Although trucks carry a large portion of freight in North America, for long-distance transport trains are still carrying the lion’s share. Railroads account for 43% of all intercity freight traffic, which is more than any other single method. Every day, there are thousands of railcars and container cars crisscrossing the continent, carrying everything required by a consumer-oriented society.
All modern locomotives are already half-way to being hybrid vehicles. They are powered by massive diesel engines driving generators, which power the electric motors that actually drive the train. The diesel-electric locomotive is a robust design requiring relatively low maintenance, and has been in mainline service since 1929.
Diesel electric trains use dynamic braking, where the electric motors are used as brakes. In dynamic braking, the motors act as generators, creating large amounts of power. With a conventional diesel-electric locomotive, though, this power is wasted. Along the top of a locomotive are a series of heaters and blowers. Power from the brakes is fed into these heaters, and simply discarded as waste heat. (Locomotives also carry conventional brakes, as dynamic braking isn’t effective below about 16 km/h)
It would seem to be a straightforward idea to put a battery into this loop, and recapture some of this wasted power. After all, the diesel-electric is already half-way there. However, the brakes generate so much power that a conventional battery simply can’t handle it. Nor can a conventional battery provide enough current to get a train rolling again.
To cope with these immense energy demands, General Electric created a new class of battery. These monsters use molten salt, a combination of sodium and metal chloride, to create a battery than can absorb, and dump, over 2000 horsepower in less than a second. The 10-ton battery would capture brake energy and excess generator power, and store it for later use, like accelerating, or climbing a steep grade.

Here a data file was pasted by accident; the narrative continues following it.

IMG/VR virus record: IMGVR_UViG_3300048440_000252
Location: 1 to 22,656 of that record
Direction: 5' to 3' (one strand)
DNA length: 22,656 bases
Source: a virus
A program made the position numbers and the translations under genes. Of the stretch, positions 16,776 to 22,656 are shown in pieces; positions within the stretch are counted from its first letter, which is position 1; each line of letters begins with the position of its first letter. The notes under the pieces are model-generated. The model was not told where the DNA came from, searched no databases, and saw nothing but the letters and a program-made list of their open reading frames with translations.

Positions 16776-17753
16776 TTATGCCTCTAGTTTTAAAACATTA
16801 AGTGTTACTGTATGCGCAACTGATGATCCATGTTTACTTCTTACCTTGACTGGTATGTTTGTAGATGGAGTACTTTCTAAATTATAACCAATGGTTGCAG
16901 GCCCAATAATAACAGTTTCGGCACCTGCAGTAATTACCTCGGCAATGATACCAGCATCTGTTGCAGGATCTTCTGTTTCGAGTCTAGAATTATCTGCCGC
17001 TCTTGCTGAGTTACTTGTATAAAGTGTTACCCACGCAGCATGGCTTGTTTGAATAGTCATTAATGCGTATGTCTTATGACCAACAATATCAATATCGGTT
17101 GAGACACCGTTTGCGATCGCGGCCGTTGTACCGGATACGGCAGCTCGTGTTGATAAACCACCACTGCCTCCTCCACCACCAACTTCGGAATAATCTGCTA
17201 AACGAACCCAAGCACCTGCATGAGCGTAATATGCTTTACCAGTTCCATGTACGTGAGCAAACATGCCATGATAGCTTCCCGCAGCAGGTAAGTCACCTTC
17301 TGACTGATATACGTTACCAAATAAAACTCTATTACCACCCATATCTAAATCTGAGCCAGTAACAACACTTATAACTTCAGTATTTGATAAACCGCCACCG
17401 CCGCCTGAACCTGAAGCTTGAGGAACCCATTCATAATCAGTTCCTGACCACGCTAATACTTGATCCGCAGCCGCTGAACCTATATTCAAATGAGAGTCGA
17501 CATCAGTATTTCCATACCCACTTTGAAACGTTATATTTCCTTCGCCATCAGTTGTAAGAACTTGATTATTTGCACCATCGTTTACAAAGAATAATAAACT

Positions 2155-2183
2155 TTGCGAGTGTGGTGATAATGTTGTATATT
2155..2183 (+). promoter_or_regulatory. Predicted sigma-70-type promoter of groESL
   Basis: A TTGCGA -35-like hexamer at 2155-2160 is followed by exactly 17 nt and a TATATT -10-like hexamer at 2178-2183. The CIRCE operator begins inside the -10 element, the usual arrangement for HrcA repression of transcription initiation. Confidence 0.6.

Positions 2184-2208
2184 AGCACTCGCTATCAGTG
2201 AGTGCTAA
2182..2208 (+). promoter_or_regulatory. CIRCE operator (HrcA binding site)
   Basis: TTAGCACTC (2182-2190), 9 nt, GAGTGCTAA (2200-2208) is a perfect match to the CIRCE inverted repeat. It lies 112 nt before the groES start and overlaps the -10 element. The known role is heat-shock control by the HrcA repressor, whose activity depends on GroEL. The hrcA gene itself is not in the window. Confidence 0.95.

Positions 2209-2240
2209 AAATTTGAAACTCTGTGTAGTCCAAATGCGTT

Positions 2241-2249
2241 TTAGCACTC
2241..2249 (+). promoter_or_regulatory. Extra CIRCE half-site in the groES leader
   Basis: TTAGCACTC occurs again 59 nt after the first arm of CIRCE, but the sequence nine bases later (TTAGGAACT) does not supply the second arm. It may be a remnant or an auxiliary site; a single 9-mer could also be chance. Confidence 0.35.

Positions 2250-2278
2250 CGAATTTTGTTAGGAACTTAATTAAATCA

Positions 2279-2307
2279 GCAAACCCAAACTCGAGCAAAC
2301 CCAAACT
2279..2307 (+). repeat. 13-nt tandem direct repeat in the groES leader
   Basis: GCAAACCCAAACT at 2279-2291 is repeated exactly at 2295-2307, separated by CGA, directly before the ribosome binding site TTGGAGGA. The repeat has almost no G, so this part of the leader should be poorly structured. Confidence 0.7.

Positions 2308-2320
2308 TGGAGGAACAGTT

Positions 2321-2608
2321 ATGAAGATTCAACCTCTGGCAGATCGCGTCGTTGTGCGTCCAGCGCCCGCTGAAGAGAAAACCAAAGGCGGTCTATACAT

The ability to recapture some of a train’s braking energy is significant. A typical 200-ton locomotive loses enough energy to braking over the course of a year to power over 150 homes. Reducing this energy cost can have significant payoffs. A hybrid locomotive can reduce fuel consumption by up to 15% and emissions by up to 50%.
When these sorts of savings are applied to the entire fleet of locomotives operating across North America, you have the potential to cut NO2 emissions by the equivalent of taking 1/3 of North America’s cars off the road.
However, in tough economic times, the future of hybrid rail is uncertain. GE has only built the one test locomotive, and has none in service, while another company, Railpower Technologies, sought creditor protection in 2009.
In a greener world, rail would be the primary method of long-distance transportation, and the hybrid diesel-electric would come into its own as a green machine.